In July, I just saw more of the same with the vine growth. The shoots continued to grow longer; even the weaker plants still showed reasonable growth. However, the more interesting part was watching the grape clusters start to transform from a bunch of pellet-size bumps into recognizable grape forms. (See pictures.) Pinot Noir is a black grape but, at this point, the clusters are still completely green -- and should stay that way until they change color in August. However, even seeing the clusters look like real grape clusters is pretty exciting at this point!


Starting in the middle of August, the few bunches of grapes I had started to turn color and soften up. First pink, then a bit darker. (See pictures.) By the end of the month, they had all pretty much turned a nice dark bluish color. This is expected but it's still pretty cool when you have never really watched the transition before. Sometime 45-60 days from now, the grapes should be somewhere close to optimal ripeness.

I tasted a couple of the grapes for curiosity and they're a bit tart. Again, this is pretty much what I expected as the acids and sugars still haven't really had a chance to get into balance. Assuming typical weather patterns for Puget Sound, the grapes won't really be ripe enough to pick until late September or, more likely, early October. This won't be a problem this year as I just have about thirty clusters which isn't enough to really try anything yet.

Through the creation of our vineyard, we relied on three books: From Vines to Wines gave us the incentive and basic information; The Grape Grower is a great book on planting as well as pest management and fertilizers; and Oregon Viticulture offers the most in-depth knowledge of managing the vineyard.

Winegrapes. Really!  (And birds too...)

Every few days, I've started to sample the grapes to see how they taste. I have a refractometer that I could have used to measure the sugar levels but I chose not to use it this year. Instead, I'll wait until next year as I was more curious to get a sense of how the flavors develop without developing a bias for equipment. Next year, I'll be a bit more rigorous about checking sugar levels. What I can say with certainty is that through the first two weeks in September, the increase in sweetness was noticeable even though we had a cool and relatively wet period.

I figured at some point in September, the resident birds would swoop in and polish off the few grapes that were left once the sugars had increased beyond a certain point. This year, I'd let them actually get to the grapes because I really wanted to know when I need to have netting in place next year when I expect to have enough grapes to make a first batch. Based on our experience this year, I can tell you that if I don't get some netting up by the end of the first week in September to be a barrier for the birds, I won't have many grapes left by the end of the second week.

Wrapping up the growing year...

The PSWG was pleased as this was a warmer than usual year for the area by about 150 GDDs (Growing Degree Days). Their harvest started in late September and I think the vineyards that have planted pinot noir in the area harvested in the second week of October. After the birds had polished off our vines in September, everything sort of muddled along as the leaves slowly started to turn color and then dropped as the vines started to go dormant for the winter. I looked at the trunks of our second year vines and they had definitely grown in diameter. They're still not much wider than a thick fountain pen but they probably almost doubled in size from the previous year. I'm taking this as a sign of health and good luck for next year. I've probably got to do a bit of fertilization this winter and a bit of soil prep to give the vines their nutrients for next year. If the warm weather patterns hold up, it could be an interesting year!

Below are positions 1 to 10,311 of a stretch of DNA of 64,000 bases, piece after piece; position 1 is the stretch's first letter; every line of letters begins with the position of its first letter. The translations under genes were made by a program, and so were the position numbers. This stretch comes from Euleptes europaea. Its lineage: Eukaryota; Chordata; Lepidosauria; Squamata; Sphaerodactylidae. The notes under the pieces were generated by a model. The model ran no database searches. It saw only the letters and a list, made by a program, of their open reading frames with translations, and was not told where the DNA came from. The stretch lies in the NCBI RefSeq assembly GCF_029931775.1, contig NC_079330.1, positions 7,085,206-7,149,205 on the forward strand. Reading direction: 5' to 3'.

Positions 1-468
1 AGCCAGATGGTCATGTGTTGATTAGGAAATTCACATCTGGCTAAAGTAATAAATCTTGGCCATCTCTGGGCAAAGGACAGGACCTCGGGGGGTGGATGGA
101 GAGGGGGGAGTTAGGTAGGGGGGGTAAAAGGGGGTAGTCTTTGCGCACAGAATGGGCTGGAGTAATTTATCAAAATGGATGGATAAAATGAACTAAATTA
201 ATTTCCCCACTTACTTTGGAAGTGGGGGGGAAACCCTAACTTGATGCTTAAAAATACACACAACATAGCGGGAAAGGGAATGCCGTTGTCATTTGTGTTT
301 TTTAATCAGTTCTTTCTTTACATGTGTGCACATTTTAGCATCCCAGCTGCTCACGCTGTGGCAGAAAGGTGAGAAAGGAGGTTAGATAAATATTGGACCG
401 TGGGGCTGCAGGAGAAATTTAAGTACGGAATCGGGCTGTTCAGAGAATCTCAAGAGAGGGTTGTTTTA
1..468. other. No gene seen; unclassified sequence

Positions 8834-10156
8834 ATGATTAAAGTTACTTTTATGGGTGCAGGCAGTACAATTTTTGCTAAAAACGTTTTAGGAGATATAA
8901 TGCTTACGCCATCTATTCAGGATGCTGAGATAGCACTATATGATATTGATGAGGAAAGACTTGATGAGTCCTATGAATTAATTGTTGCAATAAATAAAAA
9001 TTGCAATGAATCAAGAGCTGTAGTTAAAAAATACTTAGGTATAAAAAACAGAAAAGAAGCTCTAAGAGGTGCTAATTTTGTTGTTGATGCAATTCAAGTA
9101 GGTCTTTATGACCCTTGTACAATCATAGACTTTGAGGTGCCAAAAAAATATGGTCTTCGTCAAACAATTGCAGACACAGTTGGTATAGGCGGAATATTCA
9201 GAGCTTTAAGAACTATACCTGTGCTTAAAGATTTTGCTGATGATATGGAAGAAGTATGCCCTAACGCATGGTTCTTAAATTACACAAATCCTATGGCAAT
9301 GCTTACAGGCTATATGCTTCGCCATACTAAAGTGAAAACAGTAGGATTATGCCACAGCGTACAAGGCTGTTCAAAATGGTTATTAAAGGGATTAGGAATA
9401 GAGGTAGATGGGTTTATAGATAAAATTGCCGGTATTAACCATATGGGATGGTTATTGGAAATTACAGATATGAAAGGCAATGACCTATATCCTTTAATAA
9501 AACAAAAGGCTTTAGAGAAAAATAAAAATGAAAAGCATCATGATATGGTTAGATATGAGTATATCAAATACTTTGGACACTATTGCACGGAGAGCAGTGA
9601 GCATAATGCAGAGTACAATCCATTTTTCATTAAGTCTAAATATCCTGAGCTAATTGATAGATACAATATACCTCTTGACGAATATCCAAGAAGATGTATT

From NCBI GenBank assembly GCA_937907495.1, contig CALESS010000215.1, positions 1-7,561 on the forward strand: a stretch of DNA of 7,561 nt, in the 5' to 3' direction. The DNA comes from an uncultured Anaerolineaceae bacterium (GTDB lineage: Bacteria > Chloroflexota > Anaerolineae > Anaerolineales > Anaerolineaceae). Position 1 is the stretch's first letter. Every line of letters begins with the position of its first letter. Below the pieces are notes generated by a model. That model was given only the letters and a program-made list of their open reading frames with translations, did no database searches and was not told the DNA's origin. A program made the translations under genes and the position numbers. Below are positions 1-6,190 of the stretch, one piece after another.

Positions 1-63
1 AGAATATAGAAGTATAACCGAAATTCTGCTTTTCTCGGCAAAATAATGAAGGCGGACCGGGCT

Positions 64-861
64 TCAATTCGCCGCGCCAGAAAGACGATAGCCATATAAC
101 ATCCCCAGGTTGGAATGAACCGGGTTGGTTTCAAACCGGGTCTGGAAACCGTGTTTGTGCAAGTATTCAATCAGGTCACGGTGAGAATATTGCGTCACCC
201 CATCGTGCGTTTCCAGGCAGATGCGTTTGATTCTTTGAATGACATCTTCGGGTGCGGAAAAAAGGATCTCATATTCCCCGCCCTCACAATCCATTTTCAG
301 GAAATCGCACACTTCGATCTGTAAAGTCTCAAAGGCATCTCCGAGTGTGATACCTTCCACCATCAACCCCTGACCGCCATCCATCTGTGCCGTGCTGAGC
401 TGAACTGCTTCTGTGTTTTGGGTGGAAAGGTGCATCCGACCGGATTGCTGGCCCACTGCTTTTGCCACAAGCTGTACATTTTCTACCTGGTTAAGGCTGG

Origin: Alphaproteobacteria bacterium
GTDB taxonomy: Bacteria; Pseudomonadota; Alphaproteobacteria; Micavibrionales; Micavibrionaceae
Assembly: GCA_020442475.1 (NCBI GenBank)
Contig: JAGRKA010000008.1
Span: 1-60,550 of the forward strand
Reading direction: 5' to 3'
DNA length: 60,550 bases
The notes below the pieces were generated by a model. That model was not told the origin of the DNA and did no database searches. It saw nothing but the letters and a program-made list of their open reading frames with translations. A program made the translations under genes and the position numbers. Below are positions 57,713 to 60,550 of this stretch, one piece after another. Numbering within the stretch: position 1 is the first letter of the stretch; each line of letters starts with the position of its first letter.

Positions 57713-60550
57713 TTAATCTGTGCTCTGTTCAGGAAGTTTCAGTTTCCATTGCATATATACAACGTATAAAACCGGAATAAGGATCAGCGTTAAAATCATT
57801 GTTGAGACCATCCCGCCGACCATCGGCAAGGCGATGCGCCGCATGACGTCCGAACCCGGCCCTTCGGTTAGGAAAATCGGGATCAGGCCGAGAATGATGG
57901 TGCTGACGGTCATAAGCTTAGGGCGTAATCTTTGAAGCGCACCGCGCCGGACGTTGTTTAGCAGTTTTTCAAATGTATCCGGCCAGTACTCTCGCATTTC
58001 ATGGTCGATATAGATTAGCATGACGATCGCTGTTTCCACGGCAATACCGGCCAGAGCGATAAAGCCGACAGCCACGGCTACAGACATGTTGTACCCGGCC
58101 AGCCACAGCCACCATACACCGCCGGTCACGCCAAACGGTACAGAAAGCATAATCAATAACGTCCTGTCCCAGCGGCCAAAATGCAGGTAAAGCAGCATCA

Read about the rest of the background behind our vineyard. This description will be updated as we achieve each next level. (The current chapter is listed in red.)

bulletIntroduction - The Vineyard Next Door. Our goals and objectives for our backyard vineyard.
bulletLe Goût du Terroir. Our terroir -- the available land we plan to use.
bulletShifting The Landscape. Six years before we even thought about a vineyard, our backyard started to evolve.
bulletThinking of the Fruit of the Vine. From the germ of idea to our first research into our options, here's what we learned about possibilities for a home vineyard in Seattle.
bulletPlanning, Planning, Not Yet Planting. As we continued our planning, we sunk much deeper into the details of planning.
bullet Time For Planting. We got the vines! Read about our planting and first year of growing. We are currently still in the middle of this year and will be updating this section periodically.
bullet The First Year. Once we planted the wines, we still had a lot of work to do in the first year to ensure that they would be healthy and make it into their second year.
bullet The Second Year. The vines made it through the first summer and winter. This year, we're watching for solid growth as the vines continue to establish their roots.
bulletReferences. Here are the resources that we relied on for research.